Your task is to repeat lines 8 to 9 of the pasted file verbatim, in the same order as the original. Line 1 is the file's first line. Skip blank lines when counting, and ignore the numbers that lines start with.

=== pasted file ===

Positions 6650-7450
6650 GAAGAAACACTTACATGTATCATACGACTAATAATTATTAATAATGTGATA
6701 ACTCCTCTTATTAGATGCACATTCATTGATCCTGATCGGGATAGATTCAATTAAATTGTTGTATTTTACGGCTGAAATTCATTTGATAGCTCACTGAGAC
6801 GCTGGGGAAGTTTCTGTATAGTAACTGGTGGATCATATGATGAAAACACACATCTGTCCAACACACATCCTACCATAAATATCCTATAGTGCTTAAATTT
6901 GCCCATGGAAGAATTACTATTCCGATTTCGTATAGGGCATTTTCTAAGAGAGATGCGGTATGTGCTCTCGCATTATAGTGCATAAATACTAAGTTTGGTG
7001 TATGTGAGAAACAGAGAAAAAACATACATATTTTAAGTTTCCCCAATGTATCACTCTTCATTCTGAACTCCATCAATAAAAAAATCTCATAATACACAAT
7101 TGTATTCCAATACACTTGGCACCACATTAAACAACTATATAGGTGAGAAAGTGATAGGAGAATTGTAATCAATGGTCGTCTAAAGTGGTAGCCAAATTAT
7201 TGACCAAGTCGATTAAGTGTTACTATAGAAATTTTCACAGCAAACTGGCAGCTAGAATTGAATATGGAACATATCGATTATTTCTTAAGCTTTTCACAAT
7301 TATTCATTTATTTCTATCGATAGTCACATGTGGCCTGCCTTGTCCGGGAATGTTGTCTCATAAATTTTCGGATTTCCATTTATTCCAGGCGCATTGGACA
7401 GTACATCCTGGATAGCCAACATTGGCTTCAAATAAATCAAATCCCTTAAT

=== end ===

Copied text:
7201 TGACCAAGTCGATTAAGTGTTACTATAGAAATTTTCACAGCAAACTGGCAGCTAGAATTGAATATGGAACATATCGATTATTTCTTAAGCTTTTCACAAT
7301 TATTCATTTATTTCTATCGATAGTCACATGTGGCCTGCCTTGTCCGGGAATGTTGTCTCATAAATTTTCGGATTTCCATTTATTCCAGGCGCATTGGACA